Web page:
Rodney Chan, DIGITIMES, Taipei [Monday 14 February 2011]
The 12th Five-Year Plan that China is implementing next month has a very different focus than those in the past, namely it is aiming at a more balanced development of the country by restructuring its industries and regional economy, according to Digitimes Research senior analyst Joanne Chien, author of the Special Report, "Overview of China's 12th Five-Year Plan." The key point is to let more people enjoy the fruits of the country's economic boom.
Q: China's planned economy has been following a series of five-year plans. The latest to be implemented in March is the 12th Five-Year Plan. What is its significance and what are the goals?
A: The fast economic growth has created a lot of billionaires in China. But in such a huge economy, there has been an obvious imbalanced development in various aspects: the eastern regions have been developing much faster than the western regions; the industrial and economic structure is lopsided; human resources are lacking in many areas; and the environment has long been a victim of economic development.
Therefore, the 12th Five-Year Plan has a few key missions: narrowing the gap between urban and rural areas, and between the rich and the poor, via urbanization projects; building up the competitiveness of key industries; creating "green" society and industries; expanding its pool of talent; and having core values take deep root. The goals are to achieve annual GDP growth of 7% throughout the five-year period, with the GDP per capita rising to US$6,500-7,000 by the end of the 12th Five-Year Plan from US$4,050 recorded at the end of the 11th Five-Year Plan. By 2015, the final consumption rate will reach 55%, up from 48.6% in 2010, and the production value of its new strategic industries will account for 8% of its GDP.
A close look at China's five-year plans since the country opened its doors, we can see that it managed to achieve its goals earlier than scheduled in each of the plans. With the 12th Five-Year Plan focusing on expanding domestic demand, we can expect huge business opportunities to arise in the next five years.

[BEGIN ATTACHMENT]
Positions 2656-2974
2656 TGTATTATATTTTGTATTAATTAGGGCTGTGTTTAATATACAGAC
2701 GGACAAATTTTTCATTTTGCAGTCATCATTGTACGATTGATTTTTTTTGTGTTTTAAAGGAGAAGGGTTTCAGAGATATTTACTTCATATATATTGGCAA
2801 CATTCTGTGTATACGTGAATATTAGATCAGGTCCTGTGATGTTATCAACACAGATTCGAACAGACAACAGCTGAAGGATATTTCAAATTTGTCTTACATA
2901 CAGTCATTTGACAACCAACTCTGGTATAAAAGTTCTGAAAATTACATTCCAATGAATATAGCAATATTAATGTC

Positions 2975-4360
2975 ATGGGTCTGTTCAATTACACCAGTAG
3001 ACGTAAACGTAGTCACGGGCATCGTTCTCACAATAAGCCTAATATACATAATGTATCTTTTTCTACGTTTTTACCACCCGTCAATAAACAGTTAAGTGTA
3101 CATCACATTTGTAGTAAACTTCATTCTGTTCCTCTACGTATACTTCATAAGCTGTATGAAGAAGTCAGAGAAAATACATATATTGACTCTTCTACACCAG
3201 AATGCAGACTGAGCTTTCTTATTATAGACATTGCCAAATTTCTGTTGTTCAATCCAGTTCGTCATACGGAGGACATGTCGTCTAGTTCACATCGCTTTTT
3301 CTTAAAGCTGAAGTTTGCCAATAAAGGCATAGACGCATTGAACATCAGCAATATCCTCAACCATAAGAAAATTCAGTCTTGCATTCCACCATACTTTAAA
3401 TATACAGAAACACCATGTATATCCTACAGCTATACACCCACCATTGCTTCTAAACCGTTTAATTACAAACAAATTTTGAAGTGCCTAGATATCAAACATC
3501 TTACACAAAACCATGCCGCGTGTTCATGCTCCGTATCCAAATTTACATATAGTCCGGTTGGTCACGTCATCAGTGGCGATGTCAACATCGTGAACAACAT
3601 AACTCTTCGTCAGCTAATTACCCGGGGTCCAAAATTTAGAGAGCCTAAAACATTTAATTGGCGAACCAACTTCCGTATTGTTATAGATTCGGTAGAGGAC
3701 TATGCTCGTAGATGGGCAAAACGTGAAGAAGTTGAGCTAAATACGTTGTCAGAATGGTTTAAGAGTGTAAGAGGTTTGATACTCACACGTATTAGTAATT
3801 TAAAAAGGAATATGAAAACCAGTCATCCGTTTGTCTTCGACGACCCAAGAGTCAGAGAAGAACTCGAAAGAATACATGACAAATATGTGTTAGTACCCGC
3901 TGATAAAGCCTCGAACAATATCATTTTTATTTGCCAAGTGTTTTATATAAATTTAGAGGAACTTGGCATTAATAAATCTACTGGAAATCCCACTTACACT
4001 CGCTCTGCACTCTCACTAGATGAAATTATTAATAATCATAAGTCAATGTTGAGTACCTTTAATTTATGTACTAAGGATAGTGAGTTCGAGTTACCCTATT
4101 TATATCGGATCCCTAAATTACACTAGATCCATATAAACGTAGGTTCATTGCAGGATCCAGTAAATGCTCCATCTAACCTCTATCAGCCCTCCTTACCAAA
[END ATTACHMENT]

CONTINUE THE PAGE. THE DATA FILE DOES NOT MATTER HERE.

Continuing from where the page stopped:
Q: Why is domestic demand important, and what is the Chinese government doing to improve domestic demand?
A: Over the past few years China has relied chiefly on an export economy. The increase in its people's incomes has barely been able to catch up with its GDP growth. There have been a lot of complaints from the people about things getting more expensive and unaffordable. It is time for the Chinese government to find ways to redistribute the country's wealth.
In order to achieve this goal, China is actively promoting urbanization, with a goal to have 52% of the country urbanized in 2015 against 48% in 2010. This is meant to promote the service sector and increase employment, which will in turn boost related investment. The government will make sure the people's livelihood will improve. Also, by improving the transportation and logistics systems, the Chinese government hopes to boost the industrial development of western regions. In the next five years, China hopes to see its people's income double.
Q: China has identified some key industries for development in the 12th Five-Year Plan. What are they, and why is the China government choosing them? What are the projected revenues from these new industries?
A: In some of the previous five-year plans, China was looking at a very broad development for a wide-range of industries, but the results were not ideal. The 12th Five-Year Plan is narrowing the scope, grouping various sectors into seven key industries: energy savings and environmental protection; next-generation IT; biotechnology; high-end assembly and manufacturing (e.g. aerospace); new energy sources; new materials; and alternative energy-powered automobiles. This will create a more obvious "cluster" effect enabling a clear focus for investment and policymaking.
However, as China flexes its economic muscle and its domestic market expands, it needs not only to elevate its existing industries' competitiveness to international levels, but also establish its authority in the world's emerging industries, such as cloud computing, Internet of Things (IOT) and green industries. It is leveraging the huge size of its domestic market and its policies to try to attain a say in the making of standards and control of key technologies. It is clear that China is aspiring to become both an economic powerhouse and an industrial giant.
In terms of production value, the seven key emerging industries will account for 8% of China's GDP in 2015 and 15% in 2020.
Digitimes Research senior analyst Joanne Chien
Photo: Digitimes archive